The art world soon will learn what the appetite is for blue-chip, high-value works when Sotheby’s and Phillips live-stream their postponed major New York auctions next week, followed by Christie’s, which will live-stream a global sale from four consecutive locations on July 10.
On tap in three major sales at Sotheby’s beginning at 6:30 p.m. on Monday, July 29, will be several significant pieces offered at multi-million dollar estimates, many of them carrying third-party guarantees and irrevocable bids—insurance that the works will sell at substantive prices.
The evening begins with 18 highlights from the collection of Denver gallerist Ginny Williams , featuring top works by mid-century female artists including Joan Mitchell , Lee Krasner , and Louise Bourgeois , at an estimated range between US$17. 2 million to US$25 million. The auction will be followed by the contemporary sale, with 30 lots, and a total estimate range between US$171.4 million and US$239.1 million, and then by the impressionist and modern sale, with 28 lots, at an estimate range between US$59.1 million and US$83.5 million.
The top lot across the three sales—and the highest ticket item at all major auction houses—is a towering three-piece work by Francis Bacon , Triptych Inspired by the Oresteia of Aeschylus, carrying an estimate between US$60 million and US$80 million.
Also on tap is Clyfford Still’s PH-144 (1947-Y-No. 1) , with an estimate between US$25 million and US$35 million, from the collection of Harry W . and Mary Margaret Anderson , Roy Lichtenstein ’s White Brushstroke I , estimated between US$20 million and US$30 million, Vija Celmins ’ Night Sky #7, estimated between US$6 million and US$8 million, and Jean-Michel Basquiat ’s , a work on paper, with an estimate between US$9 million and US$12 million.
The impressionist and modern leg of the Sotheby’s sale will include Pablo Picasso ’s ê , with an estimate between US$9 million and US$12 million, and the highly anticipated and unusual private collection of Latin American modern and surrealist works led by Wifredo Lam ’s Omi Obini , with an estimate between US$8 million and US$12 million.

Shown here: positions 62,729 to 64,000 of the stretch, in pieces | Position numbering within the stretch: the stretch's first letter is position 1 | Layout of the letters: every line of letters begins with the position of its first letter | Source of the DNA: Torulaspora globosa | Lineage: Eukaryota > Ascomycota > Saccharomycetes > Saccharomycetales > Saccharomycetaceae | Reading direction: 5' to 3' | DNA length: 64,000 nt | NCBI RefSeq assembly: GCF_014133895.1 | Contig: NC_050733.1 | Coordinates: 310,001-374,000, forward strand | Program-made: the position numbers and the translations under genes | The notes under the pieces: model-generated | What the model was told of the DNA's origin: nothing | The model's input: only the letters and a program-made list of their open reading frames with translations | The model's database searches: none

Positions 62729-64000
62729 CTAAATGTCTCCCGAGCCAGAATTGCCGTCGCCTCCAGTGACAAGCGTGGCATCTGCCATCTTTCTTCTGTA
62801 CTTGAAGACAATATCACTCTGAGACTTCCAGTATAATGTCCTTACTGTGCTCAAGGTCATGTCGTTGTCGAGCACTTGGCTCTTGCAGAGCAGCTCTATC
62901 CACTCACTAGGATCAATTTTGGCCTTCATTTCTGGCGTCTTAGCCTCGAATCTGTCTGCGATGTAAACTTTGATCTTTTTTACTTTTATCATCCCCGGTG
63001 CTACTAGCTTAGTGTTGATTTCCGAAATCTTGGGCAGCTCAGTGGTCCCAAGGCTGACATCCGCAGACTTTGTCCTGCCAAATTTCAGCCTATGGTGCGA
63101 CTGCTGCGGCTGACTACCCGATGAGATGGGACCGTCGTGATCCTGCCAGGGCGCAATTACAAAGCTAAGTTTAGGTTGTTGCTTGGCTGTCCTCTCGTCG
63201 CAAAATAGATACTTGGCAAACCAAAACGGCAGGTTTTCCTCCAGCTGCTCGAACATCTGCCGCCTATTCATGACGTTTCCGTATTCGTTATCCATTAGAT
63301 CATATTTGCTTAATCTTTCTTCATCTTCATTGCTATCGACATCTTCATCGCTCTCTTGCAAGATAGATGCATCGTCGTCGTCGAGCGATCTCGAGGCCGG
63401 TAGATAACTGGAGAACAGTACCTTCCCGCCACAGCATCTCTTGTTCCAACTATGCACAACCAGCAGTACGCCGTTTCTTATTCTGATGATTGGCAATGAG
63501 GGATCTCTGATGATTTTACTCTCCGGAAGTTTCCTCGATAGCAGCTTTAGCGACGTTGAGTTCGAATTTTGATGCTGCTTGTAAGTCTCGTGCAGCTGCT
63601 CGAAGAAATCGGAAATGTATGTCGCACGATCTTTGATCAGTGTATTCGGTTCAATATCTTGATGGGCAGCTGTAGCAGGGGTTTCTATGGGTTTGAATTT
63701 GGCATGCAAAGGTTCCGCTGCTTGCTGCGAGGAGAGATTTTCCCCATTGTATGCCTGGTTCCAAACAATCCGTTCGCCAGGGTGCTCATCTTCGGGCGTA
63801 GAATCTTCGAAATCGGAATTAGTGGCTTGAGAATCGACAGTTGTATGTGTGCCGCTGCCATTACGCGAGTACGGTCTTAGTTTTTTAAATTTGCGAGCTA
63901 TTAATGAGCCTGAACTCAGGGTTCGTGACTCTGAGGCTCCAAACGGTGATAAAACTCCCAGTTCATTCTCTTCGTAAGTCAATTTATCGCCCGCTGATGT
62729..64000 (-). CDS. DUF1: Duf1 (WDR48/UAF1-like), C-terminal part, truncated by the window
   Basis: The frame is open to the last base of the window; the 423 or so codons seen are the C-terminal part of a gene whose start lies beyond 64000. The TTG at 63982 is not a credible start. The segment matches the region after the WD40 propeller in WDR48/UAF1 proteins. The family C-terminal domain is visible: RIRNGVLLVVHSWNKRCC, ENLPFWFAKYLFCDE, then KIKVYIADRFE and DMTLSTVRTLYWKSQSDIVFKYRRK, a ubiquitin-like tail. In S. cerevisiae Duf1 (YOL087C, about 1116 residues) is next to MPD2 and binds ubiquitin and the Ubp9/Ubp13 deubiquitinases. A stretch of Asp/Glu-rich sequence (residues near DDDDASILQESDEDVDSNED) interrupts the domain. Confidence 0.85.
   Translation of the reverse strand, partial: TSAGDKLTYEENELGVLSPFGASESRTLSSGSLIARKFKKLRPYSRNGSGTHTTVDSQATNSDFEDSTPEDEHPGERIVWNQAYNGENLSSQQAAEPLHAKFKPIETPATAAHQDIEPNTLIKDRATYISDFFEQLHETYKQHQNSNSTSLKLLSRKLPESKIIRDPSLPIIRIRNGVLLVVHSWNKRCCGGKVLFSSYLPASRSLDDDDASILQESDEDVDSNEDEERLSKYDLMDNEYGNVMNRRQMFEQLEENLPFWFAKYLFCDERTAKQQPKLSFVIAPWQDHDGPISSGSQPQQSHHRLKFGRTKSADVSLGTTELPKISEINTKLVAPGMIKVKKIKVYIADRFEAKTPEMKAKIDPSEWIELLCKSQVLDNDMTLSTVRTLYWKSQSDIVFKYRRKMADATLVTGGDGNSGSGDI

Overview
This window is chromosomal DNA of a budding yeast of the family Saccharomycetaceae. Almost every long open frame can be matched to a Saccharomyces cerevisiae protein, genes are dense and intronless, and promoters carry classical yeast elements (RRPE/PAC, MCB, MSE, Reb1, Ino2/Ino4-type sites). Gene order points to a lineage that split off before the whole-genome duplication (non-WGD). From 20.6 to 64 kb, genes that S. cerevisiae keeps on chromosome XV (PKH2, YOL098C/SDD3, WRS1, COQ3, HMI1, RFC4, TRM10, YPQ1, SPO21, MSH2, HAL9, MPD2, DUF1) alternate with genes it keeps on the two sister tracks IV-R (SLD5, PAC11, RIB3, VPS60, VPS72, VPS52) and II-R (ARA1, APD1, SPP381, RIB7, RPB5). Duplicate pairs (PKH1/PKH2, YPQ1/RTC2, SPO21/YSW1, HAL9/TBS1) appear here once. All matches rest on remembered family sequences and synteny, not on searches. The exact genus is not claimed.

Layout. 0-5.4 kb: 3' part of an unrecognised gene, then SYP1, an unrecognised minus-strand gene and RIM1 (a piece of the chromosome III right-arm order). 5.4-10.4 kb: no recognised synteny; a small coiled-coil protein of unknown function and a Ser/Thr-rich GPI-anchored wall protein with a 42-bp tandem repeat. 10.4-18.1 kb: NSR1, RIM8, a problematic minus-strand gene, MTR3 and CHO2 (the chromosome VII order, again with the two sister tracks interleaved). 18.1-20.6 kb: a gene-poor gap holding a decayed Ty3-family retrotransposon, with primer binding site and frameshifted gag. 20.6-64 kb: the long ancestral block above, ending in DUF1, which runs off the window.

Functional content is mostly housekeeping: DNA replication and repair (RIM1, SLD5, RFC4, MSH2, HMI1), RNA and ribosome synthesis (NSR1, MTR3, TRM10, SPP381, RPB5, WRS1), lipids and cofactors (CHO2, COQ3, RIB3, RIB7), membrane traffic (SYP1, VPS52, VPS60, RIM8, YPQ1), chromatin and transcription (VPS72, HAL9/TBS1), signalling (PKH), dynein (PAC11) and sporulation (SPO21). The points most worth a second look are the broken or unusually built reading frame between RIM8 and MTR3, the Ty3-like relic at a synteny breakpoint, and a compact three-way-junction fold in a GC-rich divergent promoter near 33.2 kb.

Phillips will offer a smaller sale than usual at 6 p.m. EDT on Thursday, July 2, in 25 lots, with an estimated price range between US$29.4 million and US$41.6 million. The sale is led by Joan Mitchell’s Nöel , estimated between US$9.5 million and US$12.5 million , and Basquiat’s Victor 25488, 1987, estimated between US$8 million US$12 million. A portion of the Basquiat’s sale proceeds will benefit the Art for Justice fund.
The virtual auctions will be the first major test of the public art market, which has, since March, largely been conducted digitally through online auctions and private sales. In recent weeks, live sales have returned to Europe and Asia in some cases, but the blockbuster impressionist and modern and contemporary art sales—conducted live, but virtually—will largely set the direction for the rest of the year.
Christie’s sale of 80 lots will include both impressionist and modern and post-war and contemporary art, in sync with a restructuring of its departments announced today, and, unlike the others, will be conducted globally . Also, the auction, which begins in Hong Kong at 8 p.m. on July 10, before moving to Paris, London, and New York, will include clients in the salerooms where regional guidelines allow. Likely this means there will be bidders in the room in Hong Kong, Paris, and London, and potentially a limited number in New York.
Pent-up Demand for Masterpieces